Seven in ten freelancers asked to work for free in 2016
In 2016, 70 per cent of the UK’s community of busy freelancers were asked to work for free, according to new research that highlights the growing trend of larger companies exploiting the self-employed.
The study, undertaken by online project management platform Approve.io, found that nine per cent of those who were asked to work without pay offered their service for free.
Freelance photographers received the most requests, with 87 per cent asked to work for free. Some 16 per cent throughout the UK agreed.
The most common reason for obliging, the survey found, was to gain work experience. Freelancers in the under-25 age bracket were twice as likely to accept work without payment.
The figures were released by Approve.io as part of wider research into workplace exploitation. A common tactic employed by larger brands on social media to get freelancers working for nothing, the company claimed, was the promise of industry exposure.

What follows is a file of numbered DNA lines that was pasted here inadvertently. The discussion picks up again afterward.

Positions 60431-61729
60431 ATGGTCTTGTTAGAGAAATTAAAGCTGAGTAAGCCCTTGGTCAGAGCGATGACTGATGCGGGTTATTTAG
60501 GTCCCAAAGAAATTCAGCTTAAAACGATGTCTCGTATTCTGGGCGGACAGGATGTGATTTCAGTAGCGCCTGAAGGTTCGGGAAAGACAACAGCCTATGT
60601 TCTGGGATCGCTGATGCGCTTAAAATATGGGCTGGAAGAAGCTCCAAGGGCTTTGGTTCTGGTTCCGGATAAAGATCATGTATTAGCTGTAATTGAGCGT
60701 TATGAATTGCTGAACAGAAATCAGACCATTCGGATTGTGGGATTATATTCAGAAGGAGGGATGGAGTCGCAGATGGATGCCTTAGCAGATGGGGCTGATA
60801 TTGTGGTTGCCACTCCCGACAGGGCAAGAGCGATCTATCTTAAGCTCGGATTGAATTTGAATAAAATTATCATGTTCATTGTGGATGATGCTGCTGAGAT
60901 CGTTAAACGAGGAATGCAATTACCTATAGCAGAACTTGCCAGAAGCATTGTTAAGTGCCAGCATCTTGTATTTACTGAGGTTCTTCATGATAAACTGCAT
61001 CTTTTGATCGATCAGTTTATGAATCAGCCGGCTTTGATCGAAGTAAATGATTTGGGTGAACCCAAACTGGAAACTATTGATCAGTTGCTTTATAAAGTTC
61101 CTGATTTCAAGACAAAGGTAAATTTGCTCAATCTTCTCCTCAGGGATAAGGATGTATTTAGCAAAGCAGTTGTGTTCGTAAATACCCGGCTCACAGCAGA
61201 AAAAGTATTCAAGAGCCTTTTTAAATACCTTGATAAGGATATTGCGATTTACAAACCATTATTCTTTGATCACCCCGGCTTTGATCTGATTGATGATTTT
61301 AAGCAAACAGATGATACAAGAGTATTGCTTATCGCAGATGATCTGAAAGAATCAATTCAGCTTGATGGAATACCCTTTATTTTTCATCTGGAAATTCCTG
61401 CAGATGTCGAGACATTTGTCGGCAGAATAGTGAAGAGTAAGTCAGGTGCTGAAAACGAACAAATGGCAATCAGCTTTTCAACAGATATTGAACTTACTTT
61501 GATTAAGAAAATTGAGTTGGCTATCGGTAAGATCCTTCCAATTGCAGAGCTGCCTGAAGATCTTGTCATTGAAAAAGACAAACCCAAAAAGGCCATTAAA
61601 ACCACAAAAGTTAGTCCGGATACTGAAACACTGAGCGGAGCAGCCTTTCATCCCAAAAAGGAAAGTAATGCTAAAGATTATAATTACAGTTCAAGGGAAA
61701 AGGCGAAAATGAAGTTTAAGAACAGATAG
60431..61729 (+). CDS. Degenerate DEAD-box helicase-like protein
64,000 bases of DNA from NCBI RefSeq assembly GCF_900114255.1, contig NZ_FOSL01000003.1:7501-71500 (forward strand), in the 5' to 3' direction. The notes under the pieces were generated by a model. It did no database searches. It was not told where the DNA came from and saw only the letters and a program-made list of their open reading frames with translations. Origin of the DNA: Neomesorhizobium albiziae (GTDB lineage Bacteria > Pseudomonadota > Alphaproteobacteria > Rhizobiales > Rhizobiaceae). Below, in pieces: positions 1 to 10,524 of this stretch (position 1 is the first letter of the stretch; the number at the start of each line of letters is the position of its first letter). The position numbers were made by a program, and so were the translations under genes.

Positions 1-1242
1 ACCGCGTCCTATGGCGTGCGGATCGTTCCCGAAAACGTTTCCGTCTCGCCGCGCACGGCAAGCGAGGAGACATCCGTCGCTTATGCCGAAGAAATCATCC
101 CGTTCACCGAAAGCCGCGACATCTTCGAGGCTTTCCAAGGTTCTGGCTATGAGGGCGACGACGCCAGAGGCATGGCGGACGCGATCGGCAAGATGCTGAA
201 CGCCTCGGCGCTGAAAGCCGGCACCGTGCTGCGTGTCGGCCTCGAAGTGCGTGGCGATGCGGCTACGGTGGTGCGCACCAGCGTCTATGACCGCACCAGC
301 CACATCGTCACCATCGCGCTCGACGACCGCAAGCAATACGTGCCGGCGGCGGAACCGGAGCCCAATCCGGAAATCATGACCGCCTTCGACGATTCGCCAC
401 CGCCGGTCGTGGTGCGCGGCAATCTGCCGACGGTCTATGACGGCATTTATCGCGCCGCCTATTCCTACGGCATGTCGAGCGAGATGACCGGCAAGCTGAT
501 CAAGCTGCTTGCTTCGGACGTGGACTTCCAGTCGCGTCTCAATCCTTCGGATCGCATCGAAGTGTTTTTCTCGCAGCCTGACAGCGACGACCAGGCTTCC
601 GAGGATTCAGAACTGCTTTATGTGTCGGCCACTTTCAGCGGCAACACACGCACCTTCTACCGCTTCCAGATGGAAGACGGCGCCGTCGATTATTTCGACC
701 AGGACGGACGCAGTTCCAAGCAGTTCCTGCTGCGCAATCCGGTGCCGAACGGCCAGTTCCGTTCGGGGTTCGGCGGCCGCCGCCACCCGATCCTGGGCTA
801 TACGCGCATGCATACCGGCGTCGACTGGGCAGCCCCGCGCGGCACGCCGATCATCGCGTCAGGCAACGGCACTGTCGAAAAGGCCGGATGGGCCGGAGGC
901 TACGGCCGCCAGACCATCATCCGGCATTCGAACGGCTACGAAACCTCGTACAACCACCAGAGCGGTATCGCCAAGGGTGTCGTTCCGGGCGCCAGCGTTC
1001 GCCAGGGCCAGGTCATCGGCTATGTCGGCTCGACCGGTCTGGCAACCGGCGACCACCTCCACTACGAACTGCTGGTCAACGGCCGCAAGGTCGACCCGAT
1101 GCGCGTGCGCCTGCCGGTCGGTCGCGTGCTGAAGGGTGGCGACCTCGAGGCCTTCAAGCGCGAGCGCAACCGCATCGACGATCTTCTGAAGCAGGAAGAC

Regionally, freelancers working in Belfast were most frequently asked to work for free. While three-quarters were asked, just nine per cent agreed.
The research indicated that cities with strong creative and tech sectors, like Manchester and London, were least likely to see freelancer workers giving away services for nothing.
Commenting on the research, Charlotte Whelan, a project manager at Approve.io, advised freelancers to become more shrewd when it came to providing a service.
there’s a difference between helping out a mate or offering your time for free to a good cause or charity and being exploited by a businesses that could and should be offering to pay for your talent, she said in a statement.
Praseeda Nair is the editorial director of Business Advice, and its sister publication for growing businesses, Real Business. She's an impassioned advocate for women in leadership, and likes to profile business owners, advisors and experts in the field of entrepreneurship and management.
Britain's freelance workforce has handed a damning statement to decision makers in the UK, after a survey revealed that 80 per cent of self-employed workers do not want any workplace rights whatsoever. more»